The former footballer and now Dragons flanker has exploded onto the Test scene

THE RISE of flanker Aaron Wainwright has been meteoric. Having only got into rugby in Year 11 of school, in a few short years he has gone from soccer academies to uni rugby to Six Nations star and now a Rugby World Cup star. The Dragons flank has even being compared to Sam Warburton over the last year of Test rugby.

We let the man himself tell his own story…

I can still go to the shops! (During the Six Nations) I went out for food and it was normal. I do get double takes – you get that eye contact – but I go about things as normal.

Football started for me at seven or eight. I got picked up by Cardiff City for their development team and I played to 16s. I was a central defensive midfielder, protecting things in front of the back four. 
I moulded my game on Patrick Vieira and Claude Makélélé.

Vieira coached me when he was in Wales for his coaching badges. He was a role model for me, so that was a great experience. I was really nervous, a bit starstruck. 
I was young, around 14, so I was just trying to take everything in.

Newport Country took me in when Cardiff released me. After five months I was offered a scholarship. I’d have had to move school and didn’t want to. I wanted to stick where I was, to do my 
A Levels and be with my friends. That’s when I got into rugby.

Regan Poole is the big name at Newport. He went to Manchester United and was loaned back. They had a great cup run this season; after they beat Middlesborough, 
I sent a congratulations message.

Instant hit: with the Dragons in December 2017 (Getty Images)

My three sisters are all sporty. They did gymnastics and athletics. We’re competitive – board games start nice and end in arguments! That’s the competitive nature.

I went to the odd rugby session when I was younger, but didn’t play until Year 11. Football was coming to an end for me, the boys at school played and the teacher said, “Come down for a game.” The boys at school also played for Whiteheads so I went down there.

My dad, Adrian, played back in the day. For Caerphilly and Wales U21. He went from playing prop to back-row. After a game, if he says I’ve played well, I’ve played well. If he says I haven’t, I’ll know. But he’ll see different little things.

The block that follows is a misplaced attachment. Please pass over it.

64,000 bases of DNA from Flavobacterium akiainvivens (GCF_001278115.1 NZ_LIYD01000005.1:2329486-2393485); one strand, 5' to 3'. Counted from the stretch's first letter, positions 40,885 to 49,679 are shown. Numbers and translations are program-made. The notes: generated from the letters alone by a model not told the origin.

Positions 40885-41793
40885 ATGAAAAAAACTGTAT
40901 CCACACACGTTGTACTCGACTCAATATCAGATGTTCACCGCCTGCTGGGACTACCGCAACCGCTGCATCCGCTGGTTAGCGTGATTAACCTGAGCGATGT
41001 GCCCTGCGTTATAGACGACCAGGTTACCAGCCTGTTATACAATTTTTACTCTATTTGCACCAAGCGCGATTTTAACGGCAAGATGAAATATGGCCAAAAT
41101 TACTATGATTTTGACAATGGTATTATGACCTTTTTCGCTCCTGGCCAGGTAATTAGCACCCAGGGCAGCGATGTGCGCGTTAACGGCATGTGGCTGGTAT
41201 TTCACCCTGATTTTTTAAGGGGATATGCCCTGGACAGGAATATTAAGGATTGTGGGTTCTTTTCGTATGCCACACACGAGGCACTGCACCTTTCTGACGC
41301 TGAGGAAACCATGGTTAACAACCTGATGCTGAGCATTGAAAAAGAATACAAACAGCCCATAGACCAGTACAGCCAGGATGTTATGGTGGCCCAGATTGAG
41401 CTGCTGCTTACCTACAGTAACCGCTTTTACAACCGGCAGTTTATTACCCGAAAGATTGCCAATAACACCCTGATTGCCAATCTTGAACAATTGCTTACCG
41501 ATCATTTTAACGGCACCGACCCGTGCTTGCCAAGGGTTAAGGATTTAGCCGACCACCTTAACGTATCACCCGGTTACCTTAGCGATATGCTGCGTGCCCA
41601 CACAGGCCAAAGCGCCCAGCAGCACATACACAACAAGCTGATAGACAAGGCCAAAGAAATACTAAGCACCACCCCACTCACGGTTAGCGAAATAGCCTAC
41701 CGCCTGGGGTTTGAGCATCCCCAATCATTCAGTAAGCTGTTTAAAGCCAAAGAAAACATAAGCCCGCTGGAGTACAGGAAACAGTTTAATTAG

I did a bit at the Dragons Academy. They wanted to keep me on but 
I wanted to go to uni, so it was easier at the Cardiff Met system. After the first year I think the plan was to play for Newport RFC. So you were going from youth rugby to playing against big blokes who are trying to hurt you. And the university league is fast, like an English style of playing rugby.

At uni I was totally dependent 
on my student loan! I didn’t have time for a job. I was a paper boy at school and I’d be up before 6am every day. I also worked in 
a call centre and then in retail. My people skills aren’t the best but we had a script for the call centre!

I kind of got to where I am through the misfortunes of others. Some people at the Dragons got injured and I came in and took my chance. The same happened on the summer tour for Wales. It’s a case of making the jersey your own when you get a chance.

Aaron Wainwright

Conquering Rome: During the recent Six Nation (Getty Images)

My Wales debut in San Juan 
was incredible. My father flew 
out to Argentina to see it (in June 2018). I was very nervous. I played about 30 minutes, thoroughly enjoyed it and the whole trip was a brilliant experience. International rugby is a big step up from regional rugby. My lungs and legs were going.

The daily routine is a similarity between football and rugby. The biggest difference is that rugby is more team-oriented. In football you can get a lot of individuals and people trying to do their 
own thing. In rugby you need 
your mate there beside you.

Most of my rugby for Wales has been at six. For the Dragons I’ll play seven. I see myself more as 
a six because my ability over the ball is not as good as some of the other back-rows. I’m working on that. All the back-rows do extras after training, jackling.

A lot of senior boys help me with calls if I’m not grasping them right away. I’m getting better. There’s a lot of analysis after training, which is good. At uni I tried to get my work in on time but there were a lot of late nights to get assignments in!

I coach at Whiteheads. My university course was sports science, which had a coaching side to it. I enjoyed that and loved youth rugby, so why not help out? It’s been really good so far.

This piece first featured in Rugby world during the Six Nations.

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